Prohibiting suppliers of its own-brand fresh produce from using neonicotinoid insecticides until they are shown to be safe to honeybees is part of the new radical Plan Bee, launched by the Co-op last Wednesday (28 January), in an attempt to reverse the worrying decline in the British honeybee population. On the same day The Guardian reported that these chemicals are implicated in billions of honeybee deaths worldwide.
Bees perform a vital role in the pollination of crops
and biodiversity in the UK.
“This is just another example of organisations reacting in an emotive area without reference to the science base,” says BCPC Chairman, Dr Colin Ruscoe. “The well-documented decline in honeybee populations is a complex problem. Losses are due to a combination of issues weather, the Varroa mite and other factors which require further research. That is why Defra is putting an extra £4.3m of funding into bee health research.”
For several years, bee colonies have been suffering. European Foul Brood (EFB) disease and Varroa mite infections have increased. Successive wet springs have reduced foraging, decreasing honey yields and affecting bee health going into the winter. New crop rotations, more effective weed control and reduction of crop diversity may also have contributed.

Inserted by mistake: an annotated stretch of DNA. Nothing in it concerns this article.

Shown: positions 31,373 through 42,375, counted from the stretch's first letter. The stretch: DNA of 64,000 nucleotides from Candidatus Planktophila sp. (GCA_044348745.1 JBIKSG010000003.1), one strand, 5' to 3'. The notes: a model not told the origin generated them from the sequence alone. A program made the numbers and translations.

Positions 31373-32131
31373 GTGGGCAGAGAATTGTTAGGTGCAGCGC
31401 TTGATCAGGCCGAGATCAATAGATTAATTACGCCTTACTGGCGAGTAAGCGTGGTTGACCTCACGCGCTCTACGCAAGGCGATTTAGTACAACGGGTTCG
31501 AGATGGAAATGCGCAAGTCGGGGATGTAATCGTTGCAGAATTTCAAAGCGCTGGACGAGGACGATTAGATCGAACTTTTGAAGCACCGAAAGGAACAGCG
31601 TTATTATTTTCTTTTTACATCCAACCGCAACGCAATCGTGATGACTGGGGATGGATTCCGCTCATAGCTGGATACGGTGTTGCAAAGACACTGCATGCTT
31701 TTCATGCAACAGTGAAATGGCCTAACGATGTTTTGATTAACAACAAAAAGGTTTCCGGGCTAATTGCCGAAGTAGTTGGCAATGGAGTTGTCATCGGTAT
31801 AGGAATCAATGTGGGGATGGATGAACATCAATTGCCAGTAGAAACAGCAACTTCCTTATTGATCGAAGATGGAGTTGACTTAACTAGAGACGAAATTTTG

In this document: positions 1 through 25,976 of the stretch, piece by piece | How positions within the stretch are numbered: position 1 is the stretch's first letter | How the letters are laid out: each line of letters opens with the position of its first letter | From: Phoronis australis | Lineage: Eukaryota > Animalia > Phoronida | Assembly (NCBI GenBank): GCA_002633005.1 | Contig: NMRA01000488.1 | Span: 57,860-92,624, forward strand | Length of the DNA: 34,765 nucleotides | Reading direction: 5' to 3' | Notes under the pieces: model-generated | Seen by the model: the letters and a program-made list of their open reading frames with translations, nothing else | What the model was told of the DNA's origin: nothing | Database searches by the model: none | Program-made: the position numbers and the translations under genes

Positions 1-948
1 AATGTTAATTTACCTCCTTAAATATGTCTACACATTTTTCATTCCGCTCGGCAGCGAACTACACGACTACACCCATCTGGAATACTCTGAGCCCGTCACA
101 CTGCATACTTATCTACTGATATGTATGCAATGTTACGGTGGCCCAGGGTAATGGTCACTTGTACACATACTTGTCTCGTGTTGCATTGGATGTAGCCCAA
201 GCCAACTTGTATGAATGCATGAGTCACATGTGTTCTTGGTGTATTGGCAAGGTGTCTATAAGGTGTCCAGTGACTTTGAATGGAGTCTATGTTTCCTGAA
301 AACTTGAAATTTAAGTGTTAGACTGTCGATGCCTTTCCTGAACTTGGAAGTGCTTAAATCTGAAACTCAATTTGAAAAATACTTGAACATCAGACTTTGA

At the same time, insecticide (including neonicotinoid) seed treatments have become more commonly used – offering lower use rates and eliminating spray drift. When applied as a seed treatment, extremely small amounts of neonicitinoid can be expressed in nectar but these are well below any acute or chronic effect level in bees.
In Germany last spring, there was some evidence that dust from concentrated seed treatments was blown into hedgerows and field margins, resulting in exposure of foraging bees and some kills at the hive. This problem has now been controlled by improved seed treatment formulations and drilling practices.
Colony declines are not due to neonicotinoid insecticides in normal use. The problems seem more likely to occur with small-scale beekeepers, who may pay less attention to hygiene than do professional apiarists. It is no coincidence that it is the small-scale beekeepers in France who have blamed poor performance by their bees on agrochemical companies with deep pockets.
“The additional research committed by the Secretary of State for Defra is very welcome and it is encouraging to see that a major supermarket - Sainsbury’s, is supporting projects like Operation Bumblebee, which benefit bumble- and honeybees alike,” says Dr Ruscoe.
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